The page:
Pentagon official comments on N. Korea's recent nuclear, missile tests

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The Defense Department sent Congress a report late last week on North Korea's military strength in 2015, though Pentagon spokesman Navy Capt. Jeff Davis instead talked mostly about recent developments this year at a press briefing on the 2015 reports.

The annual reports began in 2012, after a North Korean missile launch, to keep Congress abreast of North Korea's military activity. 

Davis confirmed that the 2015 report does not include North Korea's underground nuclear bomb detonation this year on Jan. 6 or its missile launch Feb. 7.

Concerning the Feb. 7 launch, Davis said North Korea's use of “ballistic-missile technology, following so closely on the heels of its January nuclear test, is another destabilizing and provocative action and flagrant violation of multiple U.N. security council resolutions.”

Davis further indicated that North Korea's actions have created tension in the region and threatens some U.S. allies.

"North Korea has veiled (the Feb. 7 launch) as a peaceful space launch, but we all recognize that this very technology is used to construct the (intercontinental-ballistic missiles) they aspire to possess and (use) to hold our homeland at risk,” Davis said. “They continue to prioritize missile and nuclear weapons programs over the well-being of their own people, and we remain fully committed to our allies in the region and will take all necessary steps to defend ourselves and our allies and respond to North Korean provocations,” Davis said.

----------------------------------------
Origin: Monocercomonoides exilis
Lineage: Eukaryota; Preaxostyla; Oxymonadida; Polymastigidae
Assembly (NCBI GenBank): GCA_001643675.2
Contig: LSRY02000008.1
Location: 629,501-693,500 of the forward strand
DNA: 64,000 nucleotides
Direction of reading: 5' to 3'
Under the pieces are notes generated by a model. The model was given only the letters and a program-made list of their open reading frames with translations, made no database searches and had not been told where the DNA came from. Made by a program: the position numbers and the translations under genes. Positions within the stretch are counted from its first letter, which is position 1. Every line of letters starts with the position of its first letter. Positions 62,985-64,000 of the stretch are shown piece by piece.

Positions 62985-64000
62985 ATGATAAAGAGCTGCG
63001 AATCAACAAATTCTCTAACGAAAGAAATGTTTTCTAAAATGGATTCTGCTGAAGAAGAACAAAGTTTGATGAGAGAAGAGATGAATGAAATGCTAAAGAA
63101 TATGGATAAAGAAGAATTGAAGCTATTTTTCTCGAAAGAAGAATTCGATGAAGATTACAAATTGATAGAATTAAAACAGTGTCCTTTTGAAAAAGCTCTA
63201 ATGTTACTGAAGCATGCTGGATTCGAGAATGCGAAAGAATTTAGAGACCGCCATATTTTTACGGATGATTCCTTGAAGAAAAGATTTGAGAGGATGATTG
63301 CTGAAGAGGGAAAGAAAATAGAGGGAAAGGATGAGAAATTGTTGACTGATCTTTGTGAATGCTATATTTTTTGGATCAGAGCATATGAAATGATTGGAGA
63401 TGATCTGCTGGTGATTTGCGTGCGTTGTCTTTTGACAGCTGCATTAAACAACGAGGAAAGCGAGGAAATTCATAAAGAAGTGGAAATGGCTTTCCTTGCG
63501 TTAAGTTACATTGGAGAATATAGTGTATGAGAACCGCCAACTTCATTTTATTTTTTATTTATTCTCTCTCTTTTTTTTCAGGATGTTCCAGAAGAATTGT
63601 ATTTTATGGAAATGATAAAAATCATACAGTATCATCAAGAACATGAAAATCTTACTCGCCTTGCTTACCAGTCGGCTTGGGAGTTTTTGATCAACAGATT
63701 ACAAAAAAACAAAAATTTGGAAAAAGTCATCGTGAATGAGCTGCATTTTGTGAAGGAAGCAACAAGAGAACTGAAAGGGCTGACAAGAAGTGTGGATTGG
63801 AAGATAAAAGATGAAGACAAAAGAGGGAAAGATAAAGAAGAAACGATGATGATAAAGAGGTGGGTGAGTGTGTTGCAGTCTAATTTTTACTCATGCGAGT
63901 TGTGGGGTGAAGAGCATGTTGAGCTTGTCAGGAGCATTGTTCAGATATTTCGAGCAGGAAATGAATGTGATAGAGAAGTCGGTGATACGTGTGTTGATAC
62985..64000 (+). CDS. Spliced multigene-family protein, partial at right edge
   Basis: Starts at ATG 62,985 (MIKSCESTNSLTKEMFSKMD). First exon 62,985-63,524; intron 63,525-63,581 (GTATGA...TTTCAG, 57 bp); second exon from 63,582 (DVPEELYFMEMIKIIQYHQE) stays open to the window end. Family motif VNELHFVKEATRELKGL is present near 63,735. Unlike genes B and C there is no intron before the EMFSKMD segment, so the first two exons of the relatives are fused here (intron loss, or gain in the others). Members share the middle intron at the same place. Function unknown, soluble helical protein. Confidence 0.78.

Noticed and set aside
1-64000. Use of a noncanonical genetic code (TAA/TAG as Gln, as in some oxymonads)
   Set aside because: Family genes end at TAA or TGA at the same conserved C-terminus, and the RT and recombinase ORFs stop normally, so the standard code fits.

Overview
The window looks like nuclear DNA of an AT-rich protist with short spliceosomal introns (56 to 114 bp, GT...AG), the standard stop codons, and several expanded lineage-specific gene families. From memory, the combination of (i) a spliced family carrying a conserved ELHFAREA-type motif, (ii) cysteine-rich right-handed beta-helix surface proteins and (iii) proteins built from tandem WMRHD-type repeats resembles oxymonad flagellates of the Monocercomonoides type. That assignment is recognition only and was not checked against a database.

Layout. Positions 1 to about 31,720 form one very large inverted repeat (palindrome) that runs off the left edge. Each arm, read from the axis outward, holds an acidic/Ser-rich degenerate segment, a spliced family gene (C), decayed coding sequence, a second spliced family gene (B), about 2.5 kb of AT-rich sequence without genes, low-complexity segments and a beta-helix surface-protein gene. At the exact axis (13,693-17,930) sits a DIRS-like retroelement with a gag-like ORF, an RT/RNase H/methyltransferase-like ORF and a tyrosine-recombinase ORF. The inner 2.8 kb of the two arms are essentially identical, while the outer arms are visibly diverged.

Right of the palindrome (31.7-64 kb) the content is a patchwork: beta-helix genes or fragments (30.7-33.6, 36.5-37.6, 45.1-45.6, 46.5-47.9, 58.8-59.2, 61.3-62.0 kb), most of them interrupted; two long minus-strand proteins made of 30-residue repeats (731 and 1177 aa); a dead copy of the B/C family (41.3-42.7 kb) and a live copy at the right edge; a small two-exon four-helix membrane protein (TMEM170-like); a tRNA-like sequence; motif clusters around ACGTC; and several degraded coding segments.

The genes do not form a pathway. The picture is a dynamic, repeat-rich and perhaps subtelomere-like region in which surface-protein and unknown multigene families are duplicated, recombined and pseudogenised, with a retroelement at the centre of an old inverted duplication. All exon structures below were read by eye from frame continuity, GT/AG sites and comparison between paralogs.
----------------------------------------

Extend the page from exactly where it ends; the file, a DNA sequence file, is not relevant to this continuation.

Davis also said there are similarities between North Korea's Feb. 7 launch and the one from December 2012, including that both used the same type of missile, and both were sent on a southern trajectory.

“A lot has been made of the satellite they have put into orbit and whether it’s in a stable orbit or tumbling," Davis said. "What matters is they have now done, on two different occasions, this demonstration of a three-stage rocket capability, which is capable of reaching space. That is the same technology that can be used to put a nuclear warhead on and to hold distant countries at risk.”

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